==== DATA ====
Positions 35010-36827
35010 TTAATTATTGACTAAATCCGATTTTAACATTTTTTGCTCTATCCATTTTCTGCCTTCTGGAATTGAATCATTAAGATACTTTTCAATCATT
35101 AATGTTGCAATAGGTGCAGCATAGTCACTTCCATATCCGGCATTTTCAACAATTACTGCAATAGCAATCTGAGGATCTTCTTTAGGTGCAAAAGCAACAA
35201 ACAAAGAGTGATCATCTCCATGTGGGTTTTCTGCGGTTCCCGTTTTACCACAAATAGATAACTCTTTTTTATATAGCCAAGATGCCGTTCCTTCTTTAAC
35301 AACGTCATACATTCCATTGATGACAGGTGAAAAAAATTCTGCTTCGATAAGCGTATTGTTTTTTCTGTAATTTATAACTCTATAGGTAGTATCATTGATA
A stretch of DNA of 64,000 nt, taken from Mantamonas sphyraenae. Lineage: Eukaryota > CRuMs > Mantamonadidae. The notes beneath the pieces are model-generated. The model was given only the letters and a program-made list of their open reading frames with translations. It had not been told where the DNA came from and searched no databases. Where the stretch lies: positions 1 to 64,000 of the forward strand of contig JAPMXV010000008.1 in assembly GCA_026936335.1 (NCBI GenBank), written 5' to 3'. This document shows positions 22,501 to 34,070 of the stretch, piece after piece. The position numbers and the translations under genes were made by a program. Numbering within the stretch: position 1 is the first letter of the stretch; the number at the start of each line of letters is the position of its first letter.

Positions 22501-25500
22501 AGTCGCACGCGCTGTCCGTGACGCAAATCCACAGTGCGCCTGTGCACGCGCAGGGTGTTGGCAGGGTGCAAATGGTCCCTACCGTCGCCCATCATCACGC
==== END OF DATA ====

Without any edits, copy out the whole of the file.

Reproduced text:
Positions 35010-36827
35010 TTAATTATTGACTAAATCCGATTTTAACATTTTTTGCTCTATCCATTTTCTGCCTTCTGGAATTGAATCATTAAGATACTTTTCAATCATT
35101 AATGTTGCAATAGGTGCAGCATAGTCACTTCCATATCCGGCATTTTCAACAATTACTGCAATAGCAATCTGAGGATCTTCTTTAGGTGCAAAAGCAACAA
35201 ACAAAGAGTGATCATCTCCATGTGGGTTTTCTGCGGTTCCCGTTTTACCACAAATAGATAACTCTTTTTTATATAGCCAAGATGCCGTTCCTTCTTTAAC
35301 AACGTCATACATTCCATTGATGACAGGTGAAAAAAATTCTGCTTCGATAAGCGTATTGTTTTTTCTGTAATTTATAACTCTATAGGTAGTATCATTGATA
A stretch of DNA of 64,000 nt, taken from Mantamonas sphyraenae. Lineage: Eukaryota > CRuMs > Mantamonadidae. The notes beneath the pieces are model-generated. The model was given only the letters and a program-made list of their open reading frames with translations. It had not been told where the DNA came from and searched no databases. Where the stretch lies: positions 1 to 64,000 of the forward strand of contig JAPMXV010000008.1 in assembly GCA_026936335.1 (NCBI GenBank), written 5' to 3'. This document shows positions 22,501 to 34,070 of the stretch, piece after piece. The position numbers and the translations under genes were made by a program. Numbering within the stretch: position 1 is the first letter of the stretch; the number at the start of each line of letters is the position of its first letter.

Positions 22501-25500
22501 AGTCGCACGCGCTGTCCGTGACGCAAATCCACAGTGCGCCTGTGCACGCGCAGGGTGTTGGCAGGGTGCAAATGGTCCCTACCGTCGCCCATCATCACGC